Shared Stories Bring Meaning, Joy at End of Life

Note: As we celebrate National Nurses Week (May 6 – 12), we’ve asked veteran nurse Trudy Miller to reflect on what drew her to nursing, why she chose hospice nursing, and what inspires her.


Nurse Trudy Miller speaks with patient at Care Dimensions Hospice House in Lincoln Massachusetts

Trudy Miller, RN team leader, speaks with a patient at the Care Dimensions Hospice House in Lincoln, MA.

I love meeting people, and my job as a hospice nurse connects me with people from all walks of life, in the final stages of life.


I have learned that every single hospice patient has a story. Although the stories can be vastly different, at the end of life, there is joy in the stories of a life well lived.


When I was a hospice admissions liaison nurse, I visited patients in their homes. Many would point to pictures and paintings of boats, houses, dogs, children, grandchildren, great-grandchildren and family gatherings. They would recount the moment a picture was taken or recall the history of the item featured in the photograph. I particularly liked to look at, and hear about, old black-and-white photos of the patient. If they were married, I would ask, “How did the two of you meet?” Their short-term memory may have been fading but remembrances of younger days remained sharp.


Once I met a former well-known newspaper editor who won a Pulitzer Prize. He talked about his work and was most proud of the journalism that occurred during the Watergate period. He also talked about the time he traveled to China with President Nixon. He recalled his beloved late wife and the painting that he did of her in the backyard. Of course, the painting was of her back because he couldn’t draw faces! He laughed about that.


Found my calling as a hospice nurse


Before I became a hospice nurse, I worked in hospital intensive care units and emergency departments.  I have seen traumatic deaths, unexpected deaths and long drawn-out deaths because the families were unable to let go.


When people learn that I am a hospice nurse, they often ask, “Isn’t it depressing because everyone dies?”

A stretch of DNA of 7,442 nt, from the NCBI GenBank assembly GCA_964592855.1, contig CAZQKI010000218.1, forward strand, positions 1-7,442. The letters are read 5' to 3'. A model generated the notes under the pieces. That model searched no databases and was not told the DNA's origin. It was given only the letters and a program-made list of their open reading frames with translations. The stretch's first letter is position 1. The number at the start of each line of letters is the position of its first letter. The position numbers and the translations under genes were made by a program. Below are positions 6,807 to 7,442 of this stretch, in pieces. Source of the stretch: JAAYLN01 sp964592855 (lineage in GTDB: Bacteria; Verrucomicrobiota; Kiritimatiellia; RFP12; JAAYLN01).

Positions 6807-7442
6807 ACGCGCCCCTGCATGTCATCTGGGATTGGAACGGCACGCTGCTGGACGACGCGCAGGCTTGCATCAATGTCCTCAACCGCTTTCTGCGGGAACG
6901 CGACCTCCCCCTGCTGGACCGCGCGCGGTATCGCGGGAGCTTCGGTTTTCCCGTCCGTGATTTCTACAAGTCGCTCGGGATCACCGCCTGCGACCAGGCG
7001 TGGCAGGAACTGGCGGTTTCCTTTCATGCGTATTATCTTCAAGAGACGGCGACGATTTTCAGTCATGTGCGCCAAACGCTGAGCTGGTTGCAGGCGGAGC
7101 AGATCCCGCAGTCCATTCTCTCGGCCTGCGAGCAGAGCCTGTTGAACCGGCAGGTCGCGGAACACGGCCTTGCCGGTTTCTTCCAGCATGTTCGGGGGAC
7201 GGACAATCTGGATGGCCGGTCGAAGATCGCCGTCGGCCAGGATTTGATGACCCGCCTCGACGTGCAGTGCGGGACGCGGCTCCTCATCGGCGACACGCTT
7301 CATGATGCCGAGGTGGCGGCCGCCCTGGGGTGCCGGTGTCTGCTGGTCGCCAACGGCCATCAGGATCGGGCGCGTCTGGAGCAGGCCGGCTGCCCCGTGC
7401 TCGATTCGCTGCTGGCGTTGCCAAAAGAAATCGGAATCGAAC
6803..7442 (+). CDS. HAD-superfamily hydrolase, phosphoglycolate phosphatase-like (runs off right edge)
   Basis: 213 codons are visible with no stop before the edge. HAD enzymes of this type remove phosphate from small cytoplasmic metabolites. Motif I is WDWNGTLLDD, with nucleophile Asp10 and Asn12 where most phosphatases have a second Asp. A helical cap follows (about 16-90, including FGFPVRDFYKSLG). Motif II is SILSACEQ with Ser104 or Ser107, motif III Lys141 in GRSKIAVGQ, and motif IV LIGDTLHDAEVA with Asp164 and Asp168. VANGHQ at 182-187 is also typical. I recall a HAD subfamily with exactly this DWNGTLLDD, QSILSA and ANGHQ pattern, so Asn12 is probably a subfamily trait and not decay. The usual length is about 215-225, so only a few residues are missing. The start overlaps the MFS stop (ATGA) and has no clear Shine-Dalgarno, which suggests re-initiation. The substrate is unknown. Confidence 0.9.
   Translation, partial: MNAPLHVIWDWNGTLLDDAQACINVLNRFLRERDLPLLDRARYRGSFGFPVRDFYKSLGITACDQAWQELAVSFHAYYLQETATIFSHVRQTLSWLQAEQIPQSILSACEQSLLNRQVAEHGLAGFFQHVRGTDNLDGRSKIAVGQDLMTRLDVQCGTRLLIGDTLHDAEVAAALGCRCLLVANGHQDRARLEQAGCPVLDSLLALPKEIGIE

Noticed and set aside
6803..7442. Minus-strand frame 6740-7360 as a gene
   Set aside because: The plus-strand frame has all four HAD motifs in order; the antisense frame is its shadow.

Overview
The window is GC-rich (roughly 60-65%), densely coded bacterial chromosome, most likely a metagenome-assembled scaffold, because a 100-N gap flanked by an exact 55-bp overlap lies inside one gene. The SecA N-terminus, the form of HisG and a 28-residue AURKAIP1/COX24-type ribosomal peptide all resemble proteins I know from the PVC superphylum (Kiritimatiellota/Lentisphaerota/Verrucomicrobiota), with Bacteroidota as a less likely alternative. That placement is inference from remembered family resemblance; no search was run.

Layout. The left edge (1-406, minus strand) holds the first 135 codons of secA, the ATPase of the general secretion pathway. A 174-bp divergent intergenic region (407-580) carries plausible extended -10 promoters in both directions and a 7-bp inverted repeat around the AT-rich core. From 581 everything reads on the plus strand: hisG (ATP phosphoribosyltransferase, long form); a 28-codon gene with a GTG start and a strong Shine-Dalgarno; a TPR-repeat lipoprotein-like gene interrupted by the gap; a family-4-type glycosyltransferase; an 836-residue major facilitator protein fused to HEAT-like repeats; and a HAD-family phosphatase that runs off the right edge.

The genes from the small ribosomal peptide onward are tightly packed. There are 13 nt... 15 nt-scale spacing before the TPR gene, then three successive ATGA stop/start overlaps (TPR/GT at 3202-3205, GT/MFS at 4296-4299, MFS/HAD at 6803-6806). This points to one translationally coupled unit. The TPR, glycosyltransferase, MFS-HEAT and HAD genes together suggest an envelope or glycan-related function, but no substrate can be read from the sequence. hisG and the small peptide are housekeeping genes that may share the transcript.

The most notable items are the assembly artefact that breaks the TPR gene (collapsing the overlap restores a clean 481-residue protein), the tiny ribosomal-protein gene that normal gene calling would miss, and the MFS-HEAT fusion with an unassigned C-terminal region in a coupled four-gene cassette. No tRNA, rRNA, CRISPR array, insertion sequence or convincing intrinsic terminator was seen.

I don’t find it depressing at all. I find it liberating in that I can allow patients and families to choose a quality of life that they didn’t believe was possible. I am so happy that they can stay in their residence with their loved ones nearby and make the most of every day. I have never regretted making the switch to hospice nursing and I have found my calling.


The theme of this year’s National Nurses Week is “Nurses: Inspire, Innovate, Influence.”  As a team lead at the new Care Dimensions Hospice House, I’m here to help our doctors, nurses and aides any way I can. I also support patients and families with a calm and reassuring presence during a difficult time. And maybe, if you are a nurse, my story will inspire you to consider hospice nursing.


Want to learn more about what it’s like to work for Care Dimensions? Visit the Careers section of our website.

Trudy Miller, RN, CHPN, is the RN Team Leader at the Care Dimensions Hospice House in Lincoln, MA.

2 comments on “Shared Stories Bring Meaning, Joy at End of Life
  1. Patricia A Ahern says:

    This is a great article, Trudy! Thanks for sharing! Pat Ahern

  2. Barbara E. Miller says:

    as your mum in law and Stuarts mum Iam really proud of you and your work . I speak also for your father in law as he died some years ago, I am sure he would have loved your work ethic. he taught in family medicine at Mcmaster university and at the time of his death was director of family practice unit at St Josephs hospital in Hamilton Ont. As a retired Occupational Therapist I completely understand your statements re your career in palliative care. your patients are lucky to be a part of your care.

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"Since 1978, Care Dimensions has provided comprehensive and compassionate care for individuals and families dealing with life-threatening illnesses. As the non-profit leader in advanced illness care, we offer services in more than 90 communities in Eastern Massachusetts."